The parish church of St. Mary-the-Virgin is largely Norman but with significant traces of earlier work, the problems of which are unresolved. The nave is impressive with five bays, and thecrossing has an ancient chalk block vaulting. The chancel is Early English with later flying buttresses intended to halt the very obvious spread of the upper walls. There is a fine set ofmisericords reliably dated around 1400. The tower has a curious turret at its southeast corner that is locally referred to as a Saxon watch tower but is built at least partly from Caen stone; it may be that it dates from the time of the conquest but is built in an antique style sometimes called Saxo-Norman. A doorway in the turret opens out some two metres above the present roof line.
The church was used by both the brethren of the second abbey, a dependency of St. Augustine's Abbey in Canterbury, and as a parish church. Socket holes in the piers of the crossing suggest that, as well as a rood screen, there was a further screen dividing nave and crossing, such as still exists at Dunster in Somerset. This abbey surrendered during the dissolution in 1534.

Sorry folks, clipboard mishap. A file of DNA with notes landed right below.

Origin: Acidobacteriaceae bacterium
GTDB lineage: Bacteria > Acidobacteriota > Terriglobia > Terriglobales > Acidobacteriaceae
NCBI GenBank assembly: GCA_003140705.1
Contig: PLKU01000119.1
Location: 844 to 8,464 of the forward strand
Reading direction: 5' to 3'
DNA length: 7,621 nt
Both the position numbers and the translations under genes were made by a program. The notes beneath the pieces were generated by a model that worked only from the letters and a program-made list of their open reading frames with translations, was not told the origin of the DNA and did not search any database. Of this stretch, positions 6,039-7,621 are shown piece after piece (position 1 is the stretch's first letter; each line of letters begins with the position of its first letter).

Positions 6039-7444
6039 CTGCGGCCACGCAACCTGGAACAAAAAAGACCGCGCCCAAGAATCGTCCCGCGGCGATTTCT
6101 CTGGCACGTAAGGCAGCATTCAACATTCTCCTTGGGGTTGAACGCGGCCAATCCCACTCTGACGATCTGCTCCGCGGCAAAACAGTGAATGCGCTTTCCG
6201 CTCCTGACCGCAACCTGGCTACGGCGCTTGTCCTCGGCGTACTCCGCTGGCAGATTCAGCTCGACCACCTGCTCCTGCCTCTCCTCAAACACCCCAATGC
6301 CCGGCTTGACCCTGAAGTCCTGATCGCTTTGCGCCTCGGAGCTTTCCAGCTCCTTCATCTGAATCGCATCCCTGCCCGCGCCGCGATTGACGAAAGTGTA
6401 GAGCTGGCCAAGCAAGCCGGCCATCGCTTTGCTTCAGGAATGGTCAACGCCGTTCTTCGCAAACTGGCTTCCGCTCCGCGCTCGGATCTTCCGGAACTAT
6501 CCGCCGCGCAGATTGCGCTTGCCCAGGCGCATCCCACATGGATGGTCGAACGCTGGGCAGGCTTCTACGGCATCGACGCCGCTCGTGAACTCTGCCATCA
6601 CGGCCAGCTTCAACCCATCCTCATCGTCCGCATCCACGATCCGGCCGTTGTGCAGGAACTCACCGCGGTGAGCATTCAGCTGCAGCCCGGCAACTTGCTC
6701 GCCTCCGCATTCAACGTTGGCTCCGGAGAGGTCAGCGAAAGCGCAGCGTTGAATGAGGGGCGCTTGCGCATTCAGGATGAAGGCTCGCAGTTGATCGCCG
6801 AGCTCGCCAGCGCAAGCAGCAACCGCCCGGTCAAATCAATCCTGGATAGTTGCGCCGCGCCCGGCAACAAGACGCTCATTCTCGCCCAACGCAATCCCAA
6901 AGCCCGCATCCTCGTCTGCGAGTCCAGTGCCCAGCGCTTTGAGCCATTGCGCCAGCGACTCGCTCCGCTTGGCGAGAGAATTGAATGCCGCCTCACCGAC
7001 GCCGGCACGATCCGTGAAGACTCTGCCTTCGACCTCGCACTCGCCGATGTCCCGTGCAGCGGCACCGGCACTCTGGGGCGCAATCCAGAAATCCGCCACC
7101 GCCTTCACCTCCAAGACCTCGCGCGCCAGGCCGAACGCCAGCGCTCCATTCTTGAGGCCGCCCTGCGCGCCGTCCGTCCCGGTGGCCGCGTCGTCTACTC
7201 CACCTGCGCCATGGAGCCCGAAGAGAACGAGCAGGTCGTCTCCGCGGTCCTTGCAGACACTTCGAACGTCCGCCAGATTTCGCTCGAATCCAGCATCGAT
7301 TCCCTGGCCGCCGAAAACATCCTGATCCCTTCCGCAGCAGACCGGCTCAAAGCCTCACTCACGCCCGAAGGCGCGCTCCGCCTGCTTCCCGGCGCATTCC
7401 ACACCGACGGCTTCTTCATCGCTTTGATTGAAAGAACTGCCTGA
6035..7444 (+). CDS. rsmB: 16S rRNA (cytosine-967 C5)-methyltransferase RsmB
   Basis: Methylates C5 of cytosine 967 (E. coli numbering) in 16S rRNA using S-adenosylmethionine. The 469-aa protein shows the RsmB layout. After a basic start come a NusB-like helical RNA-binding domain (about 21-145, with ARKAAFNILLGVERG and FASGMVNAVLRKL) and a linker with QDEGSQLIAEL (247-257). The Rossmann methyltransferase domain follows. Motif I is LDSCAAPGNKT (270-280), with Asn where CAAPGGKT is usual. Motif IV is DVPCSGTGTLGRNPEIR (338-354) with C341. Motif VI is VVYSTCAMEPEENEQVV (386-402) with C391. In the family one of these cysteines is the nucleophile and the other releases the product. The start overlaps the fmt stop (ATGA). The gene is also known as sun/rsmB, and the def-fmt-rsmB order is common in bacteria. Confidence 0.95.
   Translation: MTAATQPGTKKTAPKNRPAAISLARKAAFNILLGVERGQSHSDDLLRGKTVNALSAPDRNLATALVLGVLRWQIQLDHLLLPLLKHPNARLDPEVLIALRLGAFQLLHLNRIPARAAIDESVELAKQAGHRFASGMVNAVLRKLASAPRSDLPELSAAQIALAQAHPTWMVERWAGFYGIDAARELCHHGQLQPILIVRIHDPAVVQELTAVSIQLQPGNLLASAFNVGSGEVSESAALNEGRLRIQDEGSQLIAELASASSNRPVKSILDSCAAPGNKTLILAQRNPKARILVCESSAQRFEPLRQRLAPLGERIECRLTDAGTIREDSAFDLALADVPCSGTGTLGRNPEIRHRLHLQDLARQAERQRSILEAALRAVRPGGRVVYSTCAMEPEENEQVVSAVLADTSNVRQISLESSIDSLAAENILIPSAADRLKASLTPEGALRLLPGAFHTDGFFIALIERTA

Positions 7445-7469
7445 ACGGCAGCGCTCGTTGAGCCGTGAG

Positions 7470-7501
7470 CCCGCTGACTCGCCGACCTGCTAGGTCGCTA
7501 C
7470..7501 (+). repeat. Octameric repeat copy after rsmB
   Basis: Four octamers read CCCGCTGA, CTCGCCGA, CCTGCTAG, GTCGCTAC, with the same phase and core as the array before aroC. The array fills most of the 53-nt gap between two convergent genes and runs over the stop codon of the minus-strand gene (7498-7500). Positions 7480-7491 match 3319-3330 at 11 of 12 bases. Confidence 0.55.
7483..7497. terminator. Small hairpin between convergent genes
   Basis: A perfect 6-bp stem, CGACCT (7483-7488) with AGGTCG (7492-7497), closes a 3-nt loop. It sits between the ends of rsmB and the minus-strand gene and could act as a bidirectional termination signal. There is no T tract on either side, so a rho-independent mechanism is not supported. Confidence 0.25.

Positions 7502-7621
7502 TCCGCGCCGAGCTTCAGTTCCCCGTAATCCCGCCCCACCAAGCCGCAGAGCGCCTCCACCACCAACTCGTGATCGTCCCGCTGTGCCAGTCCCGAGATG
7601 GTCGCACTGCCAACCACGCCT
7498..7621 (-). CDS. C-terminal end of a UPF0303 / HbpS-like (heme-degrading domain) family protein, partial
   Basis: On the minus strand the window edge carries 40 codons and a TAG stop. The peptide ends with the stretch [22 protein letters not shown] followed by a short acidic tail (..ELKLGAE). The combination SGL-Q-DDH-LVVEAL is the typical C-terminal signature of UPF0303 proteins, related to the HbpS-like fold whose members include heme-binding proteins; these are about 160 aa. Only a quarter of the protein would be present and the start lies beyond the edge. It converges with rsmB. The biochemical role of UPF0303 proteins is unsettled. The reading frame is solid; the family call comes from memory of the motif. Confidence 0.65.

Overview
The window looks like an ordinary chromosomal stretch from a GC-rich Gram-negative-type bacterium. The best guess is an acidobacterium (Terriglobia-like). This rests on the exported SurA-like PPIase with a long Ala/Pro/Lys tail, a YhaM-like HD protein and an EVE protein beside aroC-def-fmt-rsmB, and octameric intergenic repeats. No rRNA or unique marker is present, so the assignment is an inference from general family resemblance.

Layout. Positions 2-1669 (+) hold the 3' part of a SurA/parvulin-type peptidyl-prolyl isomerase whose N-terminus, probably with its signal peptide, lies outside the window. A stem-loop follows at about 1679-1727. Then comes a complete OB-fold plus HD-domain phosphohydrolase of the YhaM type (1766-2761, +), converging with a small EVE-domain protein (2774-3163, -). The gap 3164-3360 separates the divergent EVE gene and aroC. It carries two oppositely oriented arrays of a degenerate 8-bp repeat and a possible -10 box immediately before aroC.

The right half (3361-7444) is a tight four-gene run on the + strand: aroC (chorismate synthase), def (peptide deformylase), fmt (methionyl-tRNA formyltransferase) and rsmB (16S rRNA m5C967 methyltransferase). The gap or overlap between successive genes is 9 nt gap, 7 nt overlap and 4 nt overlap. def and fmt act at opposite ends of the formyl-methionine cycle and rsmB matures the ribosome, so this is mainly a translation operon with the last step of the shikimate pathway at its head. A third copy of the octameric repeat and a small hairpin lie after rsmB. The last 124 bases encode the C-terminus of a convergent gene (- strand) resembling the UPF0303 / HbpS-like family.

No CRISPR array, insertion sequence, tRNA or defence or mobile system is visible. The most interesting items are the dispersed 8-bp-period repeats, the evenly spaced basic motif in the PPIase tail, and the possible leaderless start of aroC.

Minster Abbey is a house incorporating remains of the Anglo-Saxon abbey and alleged to be the oldest continuously inhabited house in England. It now houses the village's third religious community, a priory of Roman Catholic Benedictine sisters that is a daughter community of Eichstätt in Bavaria. It was settled in 1937 by refugees fleeing Nazi Germany and continues to flourish as an international community. The Priory has the care of a relic of St. Mildred that had been in the care of a church in Deventer in the Netherlands since the Reformation.
|Like the unusual buttress|
|Weird looking tree|